Most of us spend the vast majority of our days working, and this can take many forms. Not only that, but the way in which we work has changed in revolutionary ways over the past century, let alone since the beginning of the COVID-19 pandemic. This theme cross cuts our academies and interlinks with our other cross-cutting themes such that we can understand the ramifications different types of work have for our health and wellbeing, how work is a social determinant of wellness and ill-health and how we might best build resilience to illness inside and outside of the workplace leading to worklessness.
This theme encourages researchers from a variety of disciplines to organise projects and programs that explore the world of work and its social implications for individual health and wellbeing and a healthy society. We take an encompassing approach addressing issues of race, age, gender and where people are in their life cycle as their capacities and needs change over time and affect people’s physical and mental health. Research has established that poor work and working conditions contribute to bad health. More research is needed looking into the implications of critical changes in labour markets, labour law, and new technologies, on the experiences of working people and their health and wellbeing.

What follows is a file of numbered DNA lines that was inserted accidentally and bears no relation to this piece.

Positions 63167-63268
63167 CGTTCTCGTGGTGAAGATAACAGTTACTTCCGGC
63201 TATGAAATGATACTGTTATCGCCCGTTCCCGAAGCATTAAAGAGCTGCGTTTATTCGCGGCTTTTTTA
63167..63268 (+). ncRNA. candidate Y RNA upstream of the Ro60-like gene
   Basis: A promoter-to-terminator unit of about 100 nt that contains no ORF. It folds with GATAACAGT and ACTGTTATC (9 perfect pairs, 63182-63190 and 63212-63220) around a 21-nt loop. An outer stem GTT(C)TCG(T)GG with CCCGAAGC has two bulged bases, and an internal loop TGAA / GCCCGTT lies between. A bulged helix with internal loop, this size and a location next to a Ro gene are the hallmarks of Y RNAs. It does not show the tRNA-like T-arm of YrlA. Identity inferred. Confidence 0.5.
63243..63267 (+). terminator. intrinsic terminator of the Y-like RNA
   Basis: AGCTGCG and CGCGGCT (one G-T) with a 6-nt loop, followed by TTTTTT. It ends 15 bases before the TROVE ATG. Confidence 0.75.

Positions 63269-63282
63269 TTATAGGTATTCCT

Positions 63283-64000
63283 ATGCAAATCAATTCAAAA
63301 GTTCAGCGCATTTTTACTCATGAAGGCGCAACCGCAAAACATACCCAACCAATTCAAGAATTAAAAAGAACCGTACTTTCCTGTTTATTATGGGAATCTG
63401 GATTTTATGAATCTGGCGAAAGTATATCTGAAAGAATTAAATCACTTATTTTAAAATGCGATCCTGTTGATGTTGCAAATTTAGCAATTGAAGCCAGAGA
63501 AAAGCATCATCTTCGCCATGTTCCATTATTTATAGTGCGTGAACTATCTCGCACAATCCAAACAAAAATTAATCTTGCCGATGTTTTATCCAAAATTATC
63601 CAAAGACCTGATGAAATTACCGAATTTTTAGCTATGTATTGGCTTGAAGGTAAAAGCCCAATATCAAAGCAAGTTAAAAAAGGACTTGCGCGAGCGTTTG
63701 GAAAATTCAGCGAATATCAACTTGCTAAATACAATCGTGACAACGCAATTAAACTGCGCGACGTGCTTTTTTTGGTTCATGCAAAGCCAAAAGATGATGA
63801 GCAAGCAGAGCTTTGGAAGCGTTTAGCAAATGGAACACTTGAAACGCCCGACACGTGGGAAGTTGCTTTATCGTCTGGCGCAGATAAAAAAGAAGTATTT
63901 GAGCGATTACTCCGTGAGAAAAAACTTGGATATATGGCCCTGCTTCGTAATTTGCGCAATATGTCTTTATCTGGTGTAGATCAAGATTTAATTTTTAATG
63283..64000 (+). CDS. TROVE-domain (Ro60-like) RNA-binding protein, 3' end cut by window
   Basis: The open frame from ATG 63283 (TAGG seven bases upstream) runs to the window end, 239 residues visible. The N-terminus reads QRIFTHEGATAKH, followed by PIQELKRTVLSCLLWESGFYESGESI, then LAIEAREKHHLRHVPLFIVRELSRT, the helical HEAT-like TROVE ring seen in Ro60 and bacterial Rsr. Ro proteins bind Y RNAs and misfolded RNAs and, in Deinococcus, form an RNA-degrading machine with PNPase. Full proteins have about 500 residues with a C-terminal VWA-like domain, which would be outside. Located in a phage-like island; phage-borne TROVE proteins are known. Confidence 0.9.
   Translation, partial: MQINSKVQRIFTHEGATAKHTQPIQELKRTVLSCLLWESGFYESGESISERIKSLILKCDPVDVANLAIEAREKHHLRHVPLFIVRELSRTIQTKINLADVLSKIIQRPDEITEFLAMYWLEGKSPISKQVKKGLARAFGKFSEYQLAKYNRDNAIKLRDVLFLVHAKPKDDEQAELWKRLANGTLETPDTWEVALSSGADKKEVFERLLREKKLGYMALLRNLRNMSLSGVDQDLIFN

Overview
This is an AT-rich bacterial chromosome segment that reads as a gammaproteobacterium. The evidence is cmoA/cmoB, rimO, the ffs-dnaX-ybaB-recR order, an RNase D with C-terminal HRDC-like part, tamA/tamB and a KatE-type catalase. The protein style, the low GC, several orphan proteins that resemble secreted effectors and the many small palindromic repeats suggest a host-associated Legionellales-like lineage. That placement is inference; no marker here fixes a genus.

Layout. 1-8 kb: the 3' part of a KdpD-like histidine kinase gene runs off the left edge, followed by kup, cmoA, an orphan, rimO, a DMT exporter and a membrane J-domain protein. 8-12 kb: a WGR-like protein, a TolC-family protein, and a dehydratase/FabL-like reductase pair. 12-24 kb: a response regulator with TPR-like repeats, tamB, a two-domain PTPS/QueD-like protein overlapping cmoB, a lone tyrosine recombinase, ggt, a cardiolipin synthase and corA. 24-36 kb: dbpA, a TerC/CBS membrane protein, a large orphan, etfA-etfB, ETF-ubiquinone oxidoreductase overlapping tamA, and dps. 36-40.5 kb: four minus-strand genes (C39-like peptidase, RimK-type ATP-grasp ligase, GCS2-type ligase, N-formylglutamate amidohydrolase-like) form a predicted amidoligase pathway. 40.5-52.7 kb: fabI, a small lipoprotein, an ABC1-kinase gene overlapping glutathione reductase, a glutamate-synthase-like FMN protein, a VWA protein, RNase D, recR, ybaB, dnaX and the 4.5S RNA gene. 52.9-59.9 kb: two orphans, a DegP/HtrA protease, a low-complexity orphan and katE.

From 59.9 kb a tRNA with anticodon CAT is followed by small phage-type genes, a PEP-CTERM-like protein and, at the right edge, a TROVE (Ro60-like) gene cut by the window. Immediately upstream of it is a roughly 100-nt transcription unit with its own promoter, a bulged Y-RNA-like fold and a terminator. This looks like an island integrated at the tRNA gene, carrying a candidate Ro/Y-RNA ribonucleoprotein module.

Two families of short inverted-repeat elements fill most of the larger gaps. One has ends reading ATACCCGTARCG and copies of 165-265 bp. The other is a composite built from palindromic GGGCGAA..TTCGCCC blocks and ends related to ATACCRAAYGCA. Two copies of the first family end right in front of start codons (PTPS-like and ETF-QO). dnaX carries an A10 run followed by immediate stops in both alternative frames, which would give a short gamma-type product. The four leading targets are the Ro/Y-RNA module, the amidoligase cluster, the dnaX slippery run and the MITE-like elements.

Social determinants shape health and wellbeing in individuals and populations. It is important to know and understand the risks workers face and how it manifests itself in the individual and in the community. Worker’s subjective risk perceptions are central to their health behaviour and vary cross-culturally.
Worker-focused advocacy organisations such as unions, worker organizations, business, and government provide direction for policies and actions to improve worker health and wellbeing. Research into these institutions can assist management and policy makers in decisions about health protection enhancing the quality of life for individual workers, and their families in the UK and around the world.